The great Bill Lawry could be back on Australian airwaves this summer as cricket's new media partners have begun to elaborate on what fans can expect under a new era of cricket broadcasts.
Seven West Media and Fox Sports signed a $1.182 billion deal to jointly broadcast international and domestic cricket in Australia for the next six years. That ended a four-decade association between cricket and the Nine Network, while Network Ten had broadcast the Big Bash League for the past five years.
A new era could see fans "be your own director" with the ability to decide their own camera angles to watch with a suite of digital products set to complement the television broadcast, a concept known as 'second-screening'.
And familiar voices from Nine such as the legendary Lawry could be on the airwaves amid a fresh and diverse new look, with former captain Steve Smith also tipped to be involved in a yet-to-be-determined capacity, while Seven are reportedly keen to lure their own commentary doyen Dennis Cometti to join their coverage.
Seven will broadcast Australian Test cricket and 43 BBL games – including the finals series – as well as all Australian women's internationals and 23 WBBL matches from this summer.
Fox Sports will simulcast all that on its subscription service, with its own commentary team. It will also broadcast Australia's ODI and T20 international matches, an extra 16 BBL matches scattered throughout the regular season, as well as the Sheffield Shield final, select domestic one-day matches and some tour matches.
The Cricket Network – through cricket.com.au and the CA Live app – will provide broadcast quality live-streaming coverage of every Sheffield Shield match, and the remaining WBBL and JLT One-Day Cup matches not covered by Fox Sports.
Details of the digital options for broadcast matches haven't been made public, but live streaming will be available to fans through a digital partnership across Foxtel and Cricket Network platforms.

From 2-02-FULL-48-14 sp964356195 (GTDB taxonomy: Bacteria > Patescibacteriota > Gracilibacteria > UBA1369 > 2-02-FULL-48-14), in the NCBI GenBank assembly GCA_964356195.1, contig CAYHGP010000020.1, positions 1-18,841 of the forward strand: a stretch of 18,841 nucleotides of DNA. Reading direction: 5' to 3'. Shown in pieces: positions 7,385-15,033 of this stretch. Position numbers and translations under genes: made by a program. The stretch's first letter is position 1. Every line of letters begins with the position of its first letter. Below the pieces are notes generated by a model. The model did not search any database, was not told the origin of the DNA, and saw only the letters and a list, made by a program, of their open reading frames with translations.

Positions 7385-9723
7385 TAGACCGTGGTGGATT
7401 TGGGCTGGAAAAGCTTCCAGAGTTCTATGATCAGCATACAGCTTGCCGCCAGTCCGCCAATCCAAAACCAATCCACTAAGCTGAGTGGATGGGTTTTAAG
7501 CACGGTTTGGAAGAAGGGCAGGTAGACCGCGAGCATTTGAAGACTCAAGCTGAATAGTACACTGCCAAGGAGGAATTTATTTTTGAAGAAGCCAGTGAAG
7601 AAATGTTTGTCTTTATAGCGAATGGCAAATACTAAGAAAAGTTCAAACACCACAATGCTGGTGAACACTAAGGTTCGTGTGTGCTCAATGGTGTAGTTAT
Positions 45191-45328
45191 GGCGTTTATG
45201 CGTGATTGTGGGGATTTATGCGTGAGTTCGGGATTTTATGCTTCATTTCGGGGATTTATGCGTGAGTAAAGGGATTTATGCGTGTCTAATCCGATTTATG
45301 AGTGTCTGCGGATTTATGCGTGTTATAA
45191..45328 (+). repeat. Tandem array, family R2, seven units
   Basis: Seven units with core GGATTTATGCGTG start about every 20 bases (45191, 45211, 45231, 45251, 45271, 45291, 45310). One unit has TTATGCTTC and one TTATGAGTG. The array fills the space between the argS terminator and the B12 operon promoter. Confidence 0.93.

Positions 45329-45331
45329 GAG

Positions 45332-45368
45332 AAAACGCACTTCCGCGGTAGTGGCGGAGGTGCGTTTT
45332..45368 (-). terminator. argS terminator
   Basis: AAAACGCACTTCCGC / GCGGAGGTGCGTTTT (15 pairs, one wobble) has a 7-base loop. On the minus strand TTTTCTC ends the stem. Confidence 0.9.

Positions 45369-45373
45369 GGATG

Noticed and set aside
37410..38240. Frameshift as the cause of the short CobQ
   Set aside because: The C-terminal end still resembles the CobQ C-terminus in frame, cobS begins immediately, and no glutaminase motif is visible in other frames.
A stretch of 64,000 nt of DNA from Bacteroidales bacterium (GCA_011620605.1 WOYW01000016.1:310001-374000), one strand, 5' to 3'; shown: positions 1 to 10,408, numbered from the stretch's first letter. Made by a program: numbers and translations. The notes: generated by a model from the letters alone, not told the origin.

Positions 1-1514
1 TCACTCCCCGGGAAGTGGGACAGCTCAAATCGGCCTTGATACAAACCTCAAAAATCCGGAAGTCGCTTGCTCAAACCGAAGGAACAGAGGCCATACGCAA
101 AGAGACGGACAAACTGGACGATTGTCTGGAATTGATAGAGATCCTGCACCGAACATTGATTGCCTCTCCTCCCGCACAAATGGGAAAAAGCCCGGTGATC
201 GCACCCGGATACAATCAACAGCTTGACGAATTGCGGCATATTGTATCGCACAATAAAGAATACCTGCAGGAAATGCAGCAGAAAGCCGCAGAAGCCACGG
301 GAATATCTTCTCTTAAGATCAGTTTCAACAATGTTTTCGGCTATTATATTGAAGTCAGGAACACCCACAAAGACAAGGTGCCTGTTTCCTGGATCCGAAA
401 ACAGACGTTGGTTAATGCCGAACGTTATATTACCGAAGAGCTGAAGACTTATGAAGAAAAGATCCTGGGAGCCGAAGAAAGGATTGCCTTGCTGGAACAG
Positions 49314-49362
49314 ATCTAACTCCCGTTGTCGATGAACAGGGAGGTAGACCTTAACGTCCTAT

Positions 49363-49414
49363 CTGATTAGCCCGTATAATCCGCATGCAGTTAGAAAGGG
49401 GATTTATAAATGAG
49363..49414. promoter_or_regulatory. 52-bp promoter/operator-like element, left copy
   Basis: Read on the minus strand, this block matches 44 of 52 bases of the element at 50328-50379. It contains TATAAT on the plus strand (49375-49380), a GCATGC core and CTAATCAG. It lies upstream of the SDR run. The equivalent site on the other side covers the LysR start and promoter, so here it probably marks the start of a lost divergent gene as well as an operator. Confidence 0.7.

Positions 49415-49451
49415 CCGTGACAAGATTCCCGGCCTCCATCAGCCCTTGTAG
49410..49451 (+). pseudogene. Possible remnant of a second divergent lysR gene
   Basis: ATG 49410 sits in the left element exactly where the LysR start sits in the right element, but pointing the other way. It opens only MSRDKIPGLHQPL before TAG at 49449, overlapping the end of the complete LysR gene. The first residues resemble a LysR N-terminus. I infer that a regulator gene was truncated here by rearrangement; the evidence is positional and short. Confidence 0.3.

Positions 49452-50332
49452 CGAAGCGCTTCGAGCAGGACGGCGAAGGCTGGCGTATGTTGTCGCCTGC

Seven is likely to have separate commentary teams for Test cricket and the BBL, and will look to "freshen up" the broadcast of the five-day format.
"(Cricket commentary) is very subjective and people have their opinions," Seven West Media CEO Tim Worner told The Sunday Times.
"I happen to think that Ten did a good job of freshening the presentation of cricket with the Big Bash and I think it's probably time to do the same thing with Test cricket and that's what we're going to set about doing."
Australian greats such as Ricky Ponting and Adam Gilchrist – who cemented their commentary credentials on Ten's BBL presentations – are in high demand, as is spin king Shane Warne who was part of Nine's commentary teams but has also worked with UK subscription service Sky.
Leading female commentators such as former Southern Stars players Mel Jones and Lisa Sthalekar have also been touted, as have highly-respected British commentators Alison Mitchell and Isa Guha.
Roz Kelly, the wife of South Africa quick Morne Morkel, previously worked on Ten's Big Bash coverage while former BBL host Mel McLaughlin could return to the T20 format through her current employers, Seven.
Thankyou to everyone at Ch 9 for what you've done for cricket over the last 40 years. No one has put more money into Australian cricket than Ch 9. I'm sure many people fell in love with the game growing up listening to the wonderful Ch 9 commentary team. Interesting times ahead— Shane Warne (@ShaneWarne) April 13, 2018